Up Close: Stephen Chbosky by Dawn Ius
A “What If” Premise Familiar to Many
By Dawn Ius
Two decades have passed since Stephen Chbosky’s debut coming-of-age young adult book, The Perks of Being a Wallflower earned international acclaim—so you’d be somewhat forgiven for thinking he’s spent the last 20 years riding out that wave of success.
The truth is, Chbosky has been actively carving out a place for himself in Hollywood, attaching to projects such as writing the screenplay for the 2005 film Rent and Disney’s live-action adaptation of Beauty and the Beast. He’s also the co-creator of the TV series Jericho, and most recently, he directed the 2017 drama Wonder, starring Julia Roberts and Owen Wilson. Oh, and he wrote the screenplay for and directed the adaptation of Perks.
But it’s neither those projects, nor his run-away debut success, that have landed Chbosky in the spotlight again—the novelist-turned-screenwriter is back with another book, this time a literary horror that is as robust in page count as Perks was thin.
“When I started writing, I wanted to publish two books—an epic coming of age story, and an epic literary horror,” he says.
Check. And check.
While the two books couldn’t be more different, both stories are about friendship, redemption, family, and survival—and if Chbosky gave much thought to branding, that might be where he’d hang his marketing hat.
The reality is much less calculated than that. Chbosky writes what his heart desires—regardless of genre, length, and medium.
“I admire the authors and filmmakers that can get artistic satisfaction from doing the same thing over and over again,” he says. “I’m not built that way. For me, every word has to serve the story and serve the substance. They are exactly the length they are supposed to be.”
In IMAGINARY FRIEND, all 600-or-so pages are earned.
The immersive story hinges on a What If that will be loosely familiar to almost everyone who has spent time sky gazing: What if the face you saw in the clouds was a real person—and it spoke to you?
For seven-year-old Christopher, that What If becomes reality—and the voice that speaks to him lures him to the woods where an evil presence may or may not live. When Christopher remerges—six horrifying days later—he is unharmed, but not unchanged. The voice now firmly planted in his head has armed him with a single, important mission: build a treehouse in the woods by Christmas, or everyone in town—including his mother, Kate—will never be the same again.
Mom is a vital character, of course, but Chbosky relies on a mostly young cast, which is both nostalgic and a nod to one of the author’s literary heroes—Stephen King.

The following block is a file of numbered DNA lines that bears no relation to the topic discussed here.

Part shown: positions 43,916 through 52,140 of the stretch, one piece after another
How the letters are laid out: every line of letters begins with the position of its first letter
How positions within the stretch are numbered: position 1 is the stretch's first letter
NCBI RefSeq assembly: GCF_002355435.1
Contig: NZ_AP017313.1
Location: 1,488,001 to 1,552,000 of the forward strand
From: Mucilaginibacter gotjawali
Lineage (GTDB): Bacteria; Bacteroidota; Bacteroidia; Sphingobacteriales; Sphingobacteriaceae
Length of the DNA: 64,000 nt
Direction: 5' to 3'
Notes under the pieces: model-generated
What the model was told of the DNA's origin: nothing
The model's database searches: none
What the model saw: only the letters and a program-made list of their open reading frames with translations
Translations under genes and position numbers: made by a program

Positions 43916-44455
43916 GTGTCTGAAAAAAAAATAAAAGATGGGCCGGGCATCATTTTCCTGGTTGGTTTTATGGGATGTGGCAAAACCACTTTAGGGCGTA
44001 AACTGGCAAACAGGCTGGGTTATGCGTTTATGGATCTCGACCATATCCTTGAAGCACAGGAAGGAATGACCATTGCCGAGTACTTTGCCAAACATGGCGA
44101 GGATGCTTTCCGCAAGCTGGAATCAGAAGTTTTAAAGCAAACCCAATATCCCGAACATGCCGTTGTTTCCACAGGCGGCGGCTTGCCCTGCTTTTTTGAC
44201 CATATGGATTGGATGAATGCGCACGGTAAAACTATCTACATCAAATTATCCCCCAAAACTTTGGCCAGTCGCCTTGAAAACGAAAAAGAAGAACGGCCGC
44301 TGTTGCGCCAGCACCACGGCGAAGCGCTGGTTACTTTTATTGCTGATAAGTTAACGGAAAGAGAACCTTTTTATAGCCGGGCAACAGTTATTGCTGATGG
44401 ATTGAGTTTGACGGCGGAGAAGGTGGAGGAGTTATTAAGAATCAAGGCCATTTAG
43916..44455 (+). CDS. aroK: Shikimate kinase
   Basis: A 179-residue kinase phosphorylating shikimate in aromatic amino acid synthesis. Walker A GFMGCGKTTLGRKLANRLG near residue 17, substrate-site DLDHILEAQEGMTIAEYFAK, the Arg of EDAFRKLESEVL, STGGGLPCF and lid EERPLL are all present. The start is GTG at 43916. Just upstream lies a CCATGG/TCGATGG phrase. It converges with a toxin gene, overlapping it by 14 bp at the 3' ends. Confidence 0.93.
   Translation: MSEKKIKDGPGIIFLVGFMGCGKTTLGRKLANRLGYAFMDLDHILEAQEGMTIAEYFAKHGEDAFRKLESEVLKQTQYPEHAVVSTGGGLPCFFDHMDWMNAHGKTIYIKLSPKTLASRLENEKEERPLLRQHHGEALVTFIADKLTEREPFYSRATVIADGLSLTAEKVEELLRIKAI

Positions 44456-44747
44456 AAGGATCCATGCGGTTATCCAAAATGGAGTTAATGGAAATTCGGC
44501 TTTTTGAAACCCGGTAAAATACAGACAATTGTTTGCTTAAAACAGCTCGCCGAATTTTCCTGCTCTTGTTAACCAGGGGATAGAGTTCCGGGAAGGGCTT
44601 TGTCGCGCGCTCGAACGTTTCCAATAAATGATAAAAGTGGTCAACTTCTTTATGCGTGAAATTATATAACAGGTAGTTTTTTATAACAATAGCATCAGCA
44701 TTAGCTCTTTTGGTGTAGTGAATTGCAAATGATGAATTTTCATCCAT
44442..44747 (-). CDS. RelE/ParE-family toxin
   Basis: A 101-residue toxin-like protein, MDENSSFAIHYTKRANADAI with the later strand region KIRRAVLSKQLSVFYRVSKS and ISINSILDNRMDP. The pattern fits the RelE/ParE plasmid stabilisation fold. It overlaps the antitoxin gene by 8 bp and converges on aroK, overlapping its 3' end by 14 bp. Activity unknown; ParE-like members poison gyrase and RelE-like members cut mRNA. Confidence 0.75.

“The challenge in writing from the perspective of a child is to remember the details,” Chbosky says. “You have to respect children characters on an eye-to-eye level—adults are sometimes dismissive of a child’s experiences. So I had to go back and remember what it was like to be the smallest one in the room.”
Luckily, Chbosky also has young children, and so he was able to do a “gut check” against the characters in IMAGINARY FRIEND for that extra layer of authenticity. That said, he began writing this book 10 years ago, before his eldest, Mary, was born.
“The mother character came directly from my experience of being a father,” he says. “And some of the choices I made in writing the book were deliberate after my kids were born. Even certain character names, for instance.”
Make no mistake, though, IMAGINARY FRIEND is not a book for children. In similar fashion to King, Chbosky has put youth in precarious danger, and added enough spine-tingling details to keep you reading with one eye half closed and your fingers white-knuckling the cover.
Keen observers will also recognize Chbosky’s love of classic fairy tales—a few well-placed Easter eggs will have you scouring the pages for more…until you hit the climactic end that will have you wondering whether or not you’ll have to wait another 20 years to experience Chbosky’s awe-inspiring prose again.
Mum’s the word on that—though he does concede writing IMAGINARY FRIEND reminded him of how much he enjoys the novel-writing process—but Chbosky says he’s certainly not done with this book.
“I’d love to see this as either a movie or a TV series,” he says. “Right now I’m writing the screenplay on spec. I deeply enjoyed adapting Perks. I’ve rediscovered writing books again, but it’s a very lonely process. I’m excited about this book, and want to share the story in as many ways as possible.”
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